NYC Plans $15 Million Campaign for Ranked-Choice Voting Outreach

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New York City plans a $15 million campaign to educate voters about ranked-choice voting, a system the largest U.S. metropolis is using for the first time in a city mayoral election.

Mayor Bill de Blasio unveiled the plan Wednesday in a briefing, in which he also named Laura Wood as the city’s chief democracy officer to lead the outreach.

It’s “about your voice and knowing your voice matters,” Wood, senior adviser and general counsel to the mayor’s DemocracyNYC initiative, said during the briefing.

The officials spoke as Democratic mayoral candidates prepare to meet Wednesday evening for their first live in-person debate in advance of the June primary.

Against the backdrop of the pandemic, and with infections starting to ebb, the mayor said city residents are just beginning to focus on the election.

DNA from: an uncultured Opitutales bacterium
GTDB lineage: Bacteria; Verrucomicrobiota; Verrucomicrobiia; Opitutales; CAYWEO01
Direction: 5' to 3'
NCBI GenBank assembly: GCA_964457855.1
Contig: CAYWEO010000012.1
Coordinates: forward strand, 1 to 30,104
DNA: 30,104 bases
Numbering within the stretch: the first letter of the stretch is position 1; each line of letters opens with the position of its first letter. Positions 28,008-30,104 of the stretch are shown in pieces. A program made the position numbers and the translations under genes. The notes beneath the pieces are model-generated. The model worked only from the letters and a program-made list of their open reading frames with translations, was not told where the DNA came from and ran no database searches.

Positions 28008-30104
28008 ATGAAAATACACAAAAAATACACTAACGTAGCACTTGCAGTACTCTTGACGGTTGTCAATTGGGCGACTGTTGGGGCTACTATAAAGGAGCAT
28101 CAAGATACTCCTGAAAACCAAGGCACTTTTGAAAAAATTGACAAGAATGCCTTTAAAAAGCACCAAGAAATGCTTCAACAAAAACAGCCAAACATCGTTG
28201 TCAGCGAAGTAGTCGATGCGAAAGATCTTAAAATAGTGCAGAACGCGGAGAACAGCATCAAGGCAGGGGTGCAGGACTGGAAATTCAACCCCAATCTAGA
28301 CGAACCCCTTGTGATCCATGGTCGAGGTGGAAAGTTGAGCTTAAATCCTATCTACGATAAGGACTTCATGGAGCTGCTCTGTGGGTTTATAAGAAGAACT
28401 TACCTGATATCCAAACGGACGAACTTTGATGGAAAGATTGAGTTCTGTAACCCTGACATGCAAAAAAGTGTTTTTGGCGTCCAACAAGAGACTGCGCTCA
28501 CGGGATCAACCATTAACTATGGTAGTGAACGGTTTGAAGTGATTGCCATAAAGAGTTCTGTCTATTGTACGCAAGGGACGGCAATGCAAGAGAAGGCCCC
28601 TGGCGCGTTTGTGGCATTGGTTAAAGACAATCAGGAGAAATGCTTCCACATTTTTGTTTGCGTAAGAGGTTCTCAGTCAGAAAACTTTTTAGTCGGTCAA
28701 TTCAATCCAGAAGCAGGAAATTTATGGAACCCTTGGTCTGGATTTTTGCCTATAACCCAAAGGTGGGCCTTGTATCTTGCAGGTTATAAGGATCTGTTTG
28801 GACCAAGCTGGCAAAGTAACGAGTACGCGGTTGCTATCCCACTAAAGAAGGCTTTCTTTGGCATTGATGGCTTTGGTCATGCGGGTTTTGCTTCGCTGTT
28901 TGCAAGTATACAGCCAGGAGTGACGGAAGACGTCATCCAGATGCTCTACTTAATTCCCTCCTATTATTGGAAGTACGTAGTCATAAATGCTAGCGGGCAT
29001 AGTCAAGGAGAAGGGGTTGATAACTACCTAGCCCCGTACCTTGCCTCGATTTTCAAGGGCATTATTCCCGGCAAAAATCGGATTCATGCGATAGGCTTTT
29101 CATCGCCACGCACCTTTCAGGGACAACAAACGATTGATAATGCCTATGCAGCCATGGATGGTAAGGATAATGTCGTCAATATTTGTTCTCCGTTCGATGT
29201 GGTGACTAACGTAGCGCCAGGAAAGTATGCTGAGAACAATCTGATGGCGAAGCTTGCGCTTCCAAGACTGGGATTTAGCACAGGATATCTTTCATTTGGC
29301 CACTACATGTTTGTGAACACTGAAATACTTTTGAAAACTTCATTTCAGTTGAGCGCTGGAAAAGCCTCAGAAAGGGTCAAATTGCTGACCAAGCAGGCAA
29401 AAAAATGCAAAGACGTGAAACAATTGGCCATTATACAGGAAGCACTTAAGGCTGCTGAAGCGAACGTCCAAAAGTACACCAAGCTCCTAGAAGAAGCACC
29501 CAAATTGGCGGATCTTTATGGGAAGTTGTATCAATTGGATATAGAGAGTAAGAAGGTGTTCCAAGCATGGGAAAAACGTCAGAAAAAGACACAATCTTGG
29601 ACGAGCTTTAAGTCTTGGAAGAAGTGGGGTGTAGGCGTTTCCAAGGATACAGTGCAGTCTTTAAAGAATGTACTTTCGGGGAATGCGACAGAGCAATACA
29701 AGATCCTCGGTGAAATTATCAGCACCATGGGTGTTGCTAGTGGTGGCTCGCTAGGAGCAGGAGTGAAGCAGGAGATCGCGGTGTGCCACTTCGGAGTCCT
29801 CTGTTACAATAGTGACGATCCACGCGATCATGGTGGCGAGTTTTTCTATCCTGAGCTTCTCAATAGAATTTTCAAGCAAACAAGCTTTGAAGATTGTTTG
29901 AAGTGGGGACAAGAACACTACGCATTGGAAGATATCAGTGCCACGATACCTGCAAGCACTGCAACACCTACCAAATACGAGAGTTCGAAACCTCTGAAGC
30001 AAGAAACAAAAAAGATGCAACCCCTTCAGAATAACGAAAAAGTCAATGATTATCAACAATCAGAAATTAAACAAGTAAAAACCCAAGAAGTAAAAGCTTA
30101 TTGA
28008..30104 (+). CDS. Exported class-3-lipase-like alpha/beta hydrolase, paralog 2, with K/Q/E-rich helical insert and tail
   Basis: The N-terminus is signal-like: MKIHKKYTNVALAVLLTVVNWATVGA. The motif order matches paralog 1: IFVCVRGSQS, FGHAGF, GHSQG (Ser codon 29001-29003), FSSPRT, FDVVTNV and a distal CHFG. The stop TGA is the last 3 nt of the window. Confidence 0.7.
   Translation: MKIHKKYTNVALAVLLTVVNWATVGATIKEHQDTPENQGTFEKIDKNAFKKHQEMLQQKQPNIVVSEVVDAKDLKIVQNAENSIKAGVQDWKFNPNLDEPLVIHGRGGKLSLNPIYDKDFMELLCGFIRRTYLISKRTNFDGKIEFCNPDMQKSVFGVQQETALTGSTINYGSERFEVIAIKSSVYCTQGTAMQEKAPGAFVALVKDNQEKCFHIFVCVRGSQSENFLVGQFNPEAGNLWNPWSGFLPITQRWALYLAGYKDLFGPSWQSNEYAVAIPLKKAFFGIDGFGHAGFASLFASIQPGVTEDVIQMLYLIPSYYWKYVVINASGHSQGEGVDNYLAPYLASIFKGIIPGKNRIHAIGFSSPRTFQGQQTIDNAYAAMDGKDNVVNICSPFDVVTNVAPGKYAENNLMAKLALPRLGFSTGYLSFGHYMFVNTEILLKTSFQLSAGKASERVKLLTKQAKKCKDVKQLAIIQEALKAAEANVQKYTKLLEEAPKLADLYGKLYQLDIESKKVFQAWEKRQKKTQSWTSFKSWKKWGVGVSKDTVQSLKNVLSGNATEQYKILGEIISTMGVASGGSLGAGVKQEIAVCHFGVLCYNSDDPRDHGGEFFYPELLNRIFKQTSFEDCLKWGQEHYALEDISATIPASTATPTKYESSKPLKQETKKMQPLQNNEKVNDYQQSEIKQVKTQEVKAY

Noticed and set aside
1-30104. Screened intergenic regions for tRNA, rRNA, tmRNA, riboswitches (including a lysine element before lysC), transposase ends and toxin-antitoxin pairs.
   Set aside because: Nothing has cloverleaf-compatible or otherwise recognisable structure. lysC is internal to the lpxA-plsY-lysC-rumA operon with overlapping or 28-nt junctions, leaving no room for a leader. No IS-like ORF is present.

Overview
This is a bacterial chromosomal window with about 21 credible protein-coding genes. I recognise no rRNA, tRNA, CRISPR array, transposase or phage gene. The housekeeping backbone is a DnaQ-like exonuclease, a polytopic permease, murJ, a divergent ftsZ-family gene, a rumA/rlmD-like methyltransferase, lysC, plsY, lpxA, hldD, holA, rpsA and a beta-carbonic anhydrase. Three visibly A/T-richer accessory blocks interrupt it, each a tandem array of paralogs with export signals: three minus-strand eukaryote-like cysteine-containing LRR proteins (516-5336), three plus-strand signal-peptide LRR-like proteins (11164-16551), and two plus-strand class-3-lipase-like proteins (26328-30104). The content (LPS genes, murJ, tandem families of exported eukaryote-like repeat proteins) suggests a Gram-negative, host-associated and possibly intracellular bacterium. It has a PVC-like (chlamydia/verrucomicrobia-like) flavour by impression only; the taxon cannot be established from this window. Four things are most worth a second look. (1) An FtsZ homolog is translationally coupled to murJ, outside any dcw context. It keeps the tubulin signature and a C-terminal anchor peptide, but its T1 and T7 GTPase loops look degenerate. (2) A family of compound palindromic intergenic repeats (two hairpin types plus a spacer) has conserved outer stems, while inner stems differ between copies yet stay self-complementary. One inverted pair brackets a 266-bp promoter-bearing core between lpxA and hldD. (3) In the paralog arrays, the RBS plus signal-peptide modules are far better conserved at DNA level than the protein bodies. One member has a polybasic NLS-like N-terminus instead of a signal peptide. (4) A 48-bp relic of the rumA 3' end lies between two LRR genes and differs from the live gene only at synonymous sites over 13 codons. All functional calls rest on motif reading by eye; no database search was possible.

In the new system, voters will be able to select as many as five candidates. If the top vote-getter secures more than 50% of the vote, he or she is declared the winner. If not, the last-place candidate is eliminated, and the votes redistributed among the second choices. The process continues until a candidate wins a majority.

The outreach campaign over the coming weeks will span television, radio, print and digital platforms and will be in as many as 18 languages, Wood said.

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